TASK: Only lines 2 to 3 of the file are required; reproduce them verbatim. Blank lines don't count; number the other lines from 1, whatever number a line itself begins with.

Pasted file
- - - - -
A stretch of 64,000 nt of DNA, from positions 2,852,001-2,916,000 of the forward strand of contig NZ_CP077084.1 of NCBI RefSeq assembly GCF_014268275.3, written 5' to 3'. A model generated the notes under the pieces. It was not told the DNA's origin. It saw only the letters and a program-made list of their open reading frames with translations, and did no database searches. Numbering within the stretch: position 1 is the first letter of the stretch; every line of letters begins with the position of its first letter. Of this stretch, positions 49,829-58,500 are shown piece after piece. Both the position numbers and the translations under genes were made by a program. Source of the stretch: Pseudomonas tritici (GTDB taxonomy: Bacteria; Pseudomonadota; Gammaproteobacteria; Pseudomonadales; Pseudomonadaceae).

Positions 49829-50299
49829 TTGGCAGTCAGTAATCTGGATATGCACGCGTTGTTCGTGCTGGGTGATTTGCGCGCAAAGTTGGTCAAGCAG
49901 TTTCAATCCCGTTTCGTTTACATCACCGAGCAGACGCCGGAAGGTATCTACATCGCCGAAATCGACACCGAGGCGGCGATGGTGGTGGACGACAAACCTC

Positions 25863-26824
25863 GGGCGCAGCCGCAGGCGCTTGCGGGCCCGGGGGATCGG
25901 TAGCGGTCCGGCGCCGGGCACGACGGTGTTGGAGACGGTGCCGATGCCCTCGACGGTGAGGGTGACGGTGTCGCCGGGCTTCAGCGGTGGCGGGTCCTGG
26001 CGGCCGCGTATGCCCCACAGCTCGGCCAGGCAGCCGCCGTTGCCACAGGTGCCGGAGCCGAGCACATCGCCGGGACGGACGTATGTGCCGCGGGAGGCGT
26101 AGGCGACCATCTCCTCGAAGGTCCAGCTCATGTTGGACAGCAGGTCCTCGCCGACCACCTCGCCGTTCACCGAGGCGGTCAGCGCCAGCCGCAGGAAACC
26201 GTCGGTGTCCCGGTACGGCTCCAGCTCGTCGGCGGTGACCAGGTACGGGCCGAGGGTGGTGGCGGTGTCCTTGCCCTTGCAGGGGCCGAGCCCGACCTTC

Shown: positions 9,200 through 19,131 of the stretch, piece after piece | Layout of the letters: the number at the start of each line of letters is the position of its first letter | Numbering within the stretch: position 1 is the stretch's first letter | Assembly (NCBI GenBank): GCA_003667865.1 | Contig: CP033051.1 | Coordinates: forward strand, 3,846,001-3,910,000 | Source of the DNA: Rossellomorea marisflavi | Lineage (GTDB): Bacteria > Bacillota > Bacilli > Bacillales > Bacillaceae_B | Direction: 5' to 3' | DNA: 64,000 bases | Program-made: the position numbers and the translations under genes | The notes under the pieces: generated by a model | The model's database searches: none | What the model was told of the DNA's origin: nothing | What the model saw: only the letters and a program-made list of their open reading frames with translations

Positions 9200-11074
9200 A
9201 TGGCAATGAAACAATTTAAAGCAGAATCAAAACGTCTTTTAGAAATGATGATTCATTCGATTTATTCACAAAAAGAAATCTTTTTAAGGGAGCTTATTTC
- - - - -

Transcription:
Positions 49829-50299
49829 TTGGCAGTCAGTAATCTGGATATGCACGCGTTGTTCGTGCTGGGTGATTTGCGCGCAAAGTTGGTCAAGCAG